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Friday, September 19, 2014

It Takes the Right Talent Mix to Get the Culture Thing Right

No the manager was cool, it was just that I could not survive in that culture. I had to get out.
We have all heard the phrase that people don’t leave companies, they leave managers. Well, hearing that had me thinking.
Yes, this makes sense. I quit Martha Stewart Living because the culture had changed dramatically. I loved the people, but the toxicity at that time was a bit much. I walked out with a job in sight.
It has become more and more apparent that the key conversation in the executive conference room needs to be about the culture of the company. In some of my recent meetings, I talked to senior leaders who are focused on getting the people thing right. I would advise any organization that you ignore this at your companies risk.
Strategic thinking is more than the business

Thursday, September 11, 2014

So, What Did You Learn From Your Last Workplace Setback?

The truth is, everything that has happened in my life, that I thought was a crushing event at the time, has turned out for the better. You learn that a temporary defeat is not a permanent one. In the end, it can be an opportunity.”
This was a statement from one of the wealthiest people in the world, Warren Buffett. It is also a very true statement.
When we stare defeat in the face, it sometimes frightens us. It completely shakes up our equilibrium, but eventually, we will realize that it all worked out.
Your response determines your trajectory
We have all had those stumbles in life where it seemed like the end of the world, when we were so devastated. Looking back on my life I have come to the conclusion that your response to a setback will determine your trajectory.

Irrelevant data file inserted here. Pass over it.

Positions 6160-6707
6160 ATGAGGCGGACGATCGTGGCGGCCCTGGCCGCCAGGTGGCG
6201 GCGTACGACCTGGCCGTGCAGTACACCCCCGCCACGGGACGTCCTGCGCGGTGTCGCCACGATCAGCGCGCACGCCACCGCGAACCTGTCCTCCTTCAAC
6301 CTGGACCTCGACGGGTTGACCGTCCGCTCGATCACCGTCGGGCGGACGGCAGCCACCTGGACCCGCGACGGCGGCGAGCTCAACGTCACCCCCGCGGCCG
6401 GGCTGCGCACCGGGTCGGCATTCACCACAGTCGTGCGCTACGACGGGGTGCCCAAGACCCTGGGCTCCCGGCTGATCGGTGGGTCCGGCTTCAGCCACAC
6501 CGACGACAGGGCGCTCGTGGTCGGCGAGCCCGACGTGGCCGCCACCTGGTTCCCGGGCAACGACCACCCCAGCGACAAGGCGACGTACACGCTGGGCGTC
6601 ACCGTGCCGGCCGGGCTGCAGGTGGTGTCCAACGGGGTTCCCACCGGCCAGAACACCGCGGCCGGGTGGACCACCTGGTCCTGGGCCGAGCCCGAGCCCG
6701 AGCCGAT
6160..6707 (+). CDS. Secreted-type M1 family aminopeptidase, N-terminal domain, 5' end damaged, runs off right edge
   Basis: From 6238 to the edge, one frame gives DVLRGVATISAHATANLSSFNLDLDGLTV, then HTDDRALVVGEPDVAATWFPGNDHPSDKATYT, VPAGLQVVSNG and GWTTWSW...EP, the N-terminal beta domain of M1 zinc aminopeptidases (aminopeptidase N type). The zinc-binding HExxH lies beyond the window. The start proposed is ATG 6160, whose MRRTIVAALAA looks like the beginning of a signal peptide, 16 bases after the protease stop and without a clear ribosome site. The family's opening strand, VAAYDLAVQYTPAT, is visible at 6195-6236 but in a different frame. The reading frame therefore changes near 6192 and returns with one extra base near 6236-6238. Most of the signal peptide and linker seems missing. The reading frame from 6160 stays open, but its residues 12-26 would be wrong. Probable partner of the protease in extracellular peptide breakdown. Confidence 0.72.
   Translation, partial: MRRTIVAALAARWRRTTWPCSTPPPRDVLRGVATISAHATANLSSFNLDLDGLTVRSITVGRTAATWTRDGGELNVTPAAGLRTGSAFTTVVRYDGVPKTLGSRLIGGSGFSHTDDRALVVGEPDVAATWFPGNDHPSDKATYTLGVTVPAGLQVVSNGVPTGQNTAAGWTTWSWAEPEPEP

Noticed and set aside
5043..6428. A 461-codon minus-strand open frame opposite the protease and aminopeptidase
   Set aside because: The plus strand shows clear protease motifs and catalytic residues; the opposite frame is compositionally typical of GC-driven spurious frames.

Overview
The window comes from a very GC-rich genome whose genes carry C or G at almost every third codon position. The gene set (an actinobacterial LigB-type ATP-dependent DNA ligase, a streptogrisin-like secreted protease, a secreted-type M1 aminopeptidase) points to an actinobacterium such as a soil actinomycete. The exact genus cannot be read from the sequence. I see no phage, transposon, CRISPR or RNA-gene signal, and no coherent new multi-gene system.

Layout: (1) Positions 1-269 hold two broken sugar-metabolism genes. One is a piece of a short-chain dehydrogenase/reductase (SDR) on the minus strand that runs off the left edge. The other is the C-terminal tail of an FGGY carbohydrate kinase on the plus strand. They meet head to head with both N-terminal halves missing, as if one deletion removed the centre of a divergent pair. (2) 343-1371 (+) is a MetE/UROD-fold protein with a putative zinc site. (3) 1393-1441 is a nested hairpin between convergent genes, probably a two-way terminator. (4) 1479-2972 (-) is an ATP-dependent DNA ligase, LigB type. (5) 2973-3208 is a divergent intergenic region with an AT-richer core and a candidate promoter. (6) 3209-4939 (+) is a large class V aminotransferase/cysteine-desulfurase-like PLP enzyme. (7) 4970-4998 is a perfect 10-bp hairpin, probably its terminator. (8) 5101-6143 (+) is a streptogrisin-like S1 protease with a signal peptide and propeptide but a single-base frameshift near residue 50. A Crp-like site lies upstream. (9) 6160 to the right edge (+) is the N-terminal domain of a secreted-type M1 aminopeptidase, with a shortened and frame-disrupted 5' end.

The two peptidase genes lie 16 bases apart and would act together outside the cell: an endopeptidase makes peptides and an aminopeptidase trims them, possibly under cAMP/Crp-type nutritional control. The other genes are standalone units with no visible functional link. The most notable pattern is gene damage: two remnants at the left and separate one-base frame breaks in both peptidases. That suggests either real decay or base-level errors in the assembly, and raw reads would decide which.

Thursday, September 4, 2014

The Question If You’re in a Bad HR Organization: When Is it Time to Go?

I have encountered numerous HR professionals recently musing about the difficulty of doing their profession in an organization that could care less.

They read, they discuss where HR is headed, but in their current space, it is light years away from where it should be.
They want more, they dream of more, but they get no more.

After one blog post of mine, someone wrote to me about the frustration she faces. After years of toiling in the transactional nature of her job, it is at a point that she wants to pull her hair out.

When we see the writing on the wall

Her dream and focus is on how HR could really help the business, whether it is in talent management, strategic workforce planning, or tying the HR to the larger organizational goals. However, her manager loves the transactional aspects and does not want to touch the strategic aspects.


Wednesday, August 27, 2014

If You’re Building Your Brand, You Can’t Escape Your Capabilities

“She said that she remembered me from my last job. I remembered her but did not think she even knew who I was since she was very senior to me.”

As I listened to this conversation the other day, it just confirmed what I always tell everyone. It’s this: someone is always watching your work. By watching, they are creating a vision for you and the brand of you — how you work, what you deliver, your attitude, and the list go on.

Regardless of how you feel about your work, even if you know you are no longer going to be there, always do top-notch work.

We all grow in different directions

As our career expands, you notice that people you worked with over the years have expanded their roles into other companies like tentacles.

Your cube mate today could someday become VP at another firm. Your prior manager could now be heading up a great project at another strong brand. The goofy guy down the hall could be heading a startup.

Tuesday, August 26, 2014